Make Beer Can Chicken on the Barbecue
I first learned about beer can chicken (or beer butt chicken as I like to refer to it) back in 2002 when my friend Emily invited me over for a barbecue. She made the chicken on her Weber grill without using a beer can roasting stand and I noticed this was her biggest challenge, but the end result is one of the most awesome roasted chickens I have ever eaten. Today Emily is a big fan of Damn Fine Dishes and I have her to thank her for this one. This is one of my favorites ways to make chicken. It is so easy and absolutely delicious!
And The Winner Is…
It was not long after this barbecue that my roommate and I decided we would have a little barbecue Iron Chef © style. My roommate’s niece, Tanya, was coming to visit, and she was an executive chef at a large kitchen. We thought it would be fun if I squared off with her for a little barbecue competition. The rules for our competition were slightly different from the popular TV show. First, we had no limit on time. Second, we both chose and agreed upon the food to cook. I chose salmon, Tanya chose chicken. Being from the northwest, I thought I would easily take her down with the salmon, however, things turned out quite different from my expectations that day. She took the salmon competition and I beat her with my beer can chicken recipe. Tanya ended up taking my recipe home with her, and I ended up learning a few professional tips about grilling salmon, but the best thing was that it was a ton of fun.
Improving on Delicious
I did not have a beer can roaster that day so it was a challenge to keep that bird propped upon that can. These days you see these roasters everywhere and I can’t recommend them enough. Spray them down with a little nonstick spray before you use them and it will make cleaning a bit easier.
Besides using the beer can chicken roaster, I have made a few other improvements. First of all, I like to brine the chicken. Brine is a fabulous way to give it some amazing flavor and help retain a lot of juices. Next, I like to use a high-quality rub that I either make myself or I buy Tom Douglas chicken rub. Be careful however that if you brine your chicken not to use a rub that is too salty if you use one at all.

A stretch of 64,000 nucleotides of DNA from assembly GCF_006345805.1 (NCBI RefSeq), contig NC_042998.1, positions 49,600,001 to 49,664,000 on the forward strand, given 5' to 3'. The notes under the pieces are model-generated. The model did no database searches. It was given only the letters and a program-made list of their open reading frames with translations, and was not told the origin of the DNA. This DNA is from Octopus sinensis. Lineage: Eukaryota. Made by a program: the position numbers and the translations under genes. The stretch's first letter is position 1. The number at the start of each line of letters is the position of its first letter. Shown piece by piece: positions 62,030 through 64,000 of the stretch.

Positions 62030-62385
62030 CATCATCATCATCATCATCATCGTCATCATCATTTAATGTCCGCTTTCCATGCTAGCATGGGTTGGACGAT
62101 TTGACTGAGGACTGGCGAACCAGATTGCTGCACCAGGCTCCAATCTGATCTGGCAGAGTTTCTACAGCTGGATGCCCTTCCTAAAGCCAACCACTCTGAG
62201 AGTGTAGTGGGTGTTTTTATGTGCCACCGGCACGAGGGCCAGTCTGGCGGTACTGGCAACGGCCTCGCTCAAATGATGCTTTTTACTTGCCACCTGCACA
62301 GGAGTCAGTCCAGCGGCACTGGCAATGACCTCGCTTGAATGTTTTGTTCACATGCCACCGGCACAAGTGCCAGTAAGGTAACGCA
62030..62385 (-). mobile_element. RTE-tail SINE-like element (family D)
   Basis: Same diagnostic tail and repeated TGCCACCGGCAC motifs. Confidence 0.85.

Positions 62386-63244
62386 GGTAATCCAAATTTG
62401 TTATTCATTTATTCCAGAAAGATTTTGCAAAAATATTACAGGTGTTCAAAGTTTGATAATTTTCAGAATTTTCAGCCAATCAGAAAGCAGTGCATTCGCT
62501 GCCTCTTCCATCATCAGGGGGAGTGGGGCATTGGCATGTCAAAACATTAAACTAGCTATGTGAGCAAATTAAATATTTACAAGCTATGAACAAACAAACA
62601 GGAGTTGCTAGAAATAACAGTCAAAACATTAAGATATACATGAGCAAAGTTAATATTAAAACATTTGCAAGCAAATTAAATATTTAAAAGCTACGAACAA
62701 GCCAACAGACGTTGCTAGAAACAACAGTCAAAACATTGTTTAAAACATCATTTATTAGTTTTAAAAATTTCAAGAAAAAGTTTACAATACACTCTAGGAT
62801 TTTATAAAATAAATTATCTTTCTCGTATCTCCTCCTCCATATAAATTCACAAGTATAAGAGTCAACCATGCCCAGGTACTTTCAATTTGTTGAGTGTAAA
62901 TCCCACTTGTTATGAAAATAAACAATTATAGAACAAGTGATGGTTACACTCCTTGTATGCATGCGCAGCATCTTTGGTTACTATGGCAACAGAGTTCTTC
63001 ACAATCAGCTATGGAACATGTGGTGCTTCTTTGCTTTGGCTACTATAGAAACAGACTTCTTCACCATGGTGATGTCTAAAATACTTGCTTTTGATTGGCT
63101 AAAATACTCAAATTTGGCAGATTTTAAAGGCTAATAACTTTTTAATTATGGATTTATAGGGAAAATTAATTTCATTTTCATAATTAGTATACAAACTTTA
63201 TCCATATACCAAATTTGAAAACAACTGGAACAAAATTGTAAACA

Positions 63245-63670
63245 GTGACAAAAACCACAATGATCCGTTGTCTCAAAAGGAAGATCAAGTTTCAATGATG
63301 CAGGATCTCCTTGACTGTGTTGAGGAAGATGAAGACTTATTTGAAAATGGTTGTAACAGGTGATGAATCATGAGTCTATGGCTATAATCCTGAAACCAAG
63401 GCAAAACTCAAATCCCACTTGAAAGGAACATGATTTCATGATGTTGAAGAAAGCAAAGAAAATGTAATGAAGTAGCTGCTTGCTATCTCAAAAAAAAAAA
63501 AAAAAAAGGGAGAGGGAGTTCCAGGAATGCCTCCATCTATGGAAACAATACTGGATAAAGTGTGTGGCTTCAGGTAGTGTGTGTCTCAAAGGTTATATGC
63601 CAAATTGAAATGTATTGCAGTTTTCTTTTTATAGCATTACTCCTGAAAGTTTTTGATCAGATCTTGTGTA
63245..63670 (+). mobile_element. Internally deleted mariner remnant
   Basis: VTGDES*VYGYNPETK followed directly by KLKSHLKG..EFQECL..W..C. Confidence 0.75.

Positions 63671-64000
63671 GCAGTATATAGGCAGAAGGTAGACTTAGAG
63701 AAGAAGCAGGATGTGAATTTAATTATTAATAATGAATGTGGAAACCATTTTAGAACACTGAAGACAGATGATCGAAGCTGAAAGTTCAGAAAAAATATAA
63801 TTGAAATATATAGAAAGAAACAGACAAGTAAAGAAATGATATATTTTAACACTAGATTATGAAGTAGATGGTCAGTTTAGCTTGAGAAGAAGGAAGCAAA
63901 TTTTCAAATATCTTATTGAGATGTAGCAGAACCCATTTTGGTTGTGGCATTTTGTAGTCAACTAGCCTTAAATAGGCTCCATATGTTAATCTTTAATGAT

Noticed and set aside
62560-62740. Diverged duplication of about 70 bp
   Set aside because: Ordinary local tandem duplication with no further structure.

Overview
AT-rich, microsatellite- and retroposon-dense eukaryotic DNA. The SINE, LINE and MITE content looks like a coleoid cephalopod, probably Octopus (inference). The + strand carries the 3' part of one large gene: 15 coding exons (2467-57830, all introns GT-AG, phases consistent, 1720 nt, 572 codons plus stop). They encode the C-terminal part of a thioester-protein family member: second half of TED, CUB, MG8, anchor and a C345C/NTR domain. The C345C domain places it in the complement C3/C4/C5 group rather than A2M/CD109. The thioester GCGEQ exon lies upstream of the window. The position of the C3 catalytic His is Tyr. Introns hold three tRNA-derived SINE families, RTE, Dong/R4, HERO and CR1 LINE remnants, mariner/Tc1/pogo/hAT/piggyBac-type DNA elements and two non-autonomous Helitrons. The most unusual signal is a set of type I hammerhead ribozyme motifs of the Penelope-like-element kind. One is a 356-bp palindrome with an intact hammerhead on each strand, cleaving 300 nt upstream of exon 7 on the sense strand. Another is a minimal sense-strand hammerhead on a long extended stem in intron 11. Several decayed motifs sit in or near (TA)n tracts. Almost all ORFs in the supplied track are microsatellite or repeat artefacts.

As far as the type of beer you use for your beer can chicken, that is entirely up to you. I prefer to use cheap beer when I can, and leave the good beer for drinking. I’ve also heard this method works great with water, however, I have never tested that rumor. One of these days I plan to try this with either wine or some sort
of lime soda to see what flavor comes out. It should be a fun experiment.
Finally, this recipe can be made just about anywhere. I once made it over a campfire by loosely draping foil around the chicken while I roasted it with indirect heat. It turned out beautifully and was honestly one of the best beer can chickens I have ever made. This is also great cooked on a barbecue, either gas or charcoal, and is really fun to make outside. Lastly, this is a snap in your oven at home, which is how I usually make it during colder weather.
Cooking with beer is fun!
Camping is fun!
Beer Can Chicken
Beer can chicken cooked on the grill to perfection.
- 1 whole roasting chicken
- 1/4 c rub
- 1 c beer (I use cheap beer)
- 2 tbsp olive oil
- 1 clove garlic
- 1 gal brine (optional)
Prepare the fire or preheat the oven or the grill.
If using brine, prepare the brine and soak the chicken in the brine for at least 6 hours, or no more than 8 hours. Rinse the brine off the chicken when done.
Open the can of beer and remove about 1/4 of the beer (I like to pour it into a glass for later). Take a can opener and remove the entire top of the can. Place the beer can roaster in a roasting pan. Place the clove of garlic in the can of beer. Place the chicken over the can so that it stands up.
Pull the wings behind the back or tie them down. Also tie down the legs together.
Dry the chicken lightly with a paper towel, then rub the chicken with olive oil.
Rub the spice mixture all over liberally.
Cook at 400° to 425° F for an hour to an hour and a half. Make sure the internal temperature of the bird is at 165 degrees.
Let rest for 20 minutes and carve. Serve with your favorite side.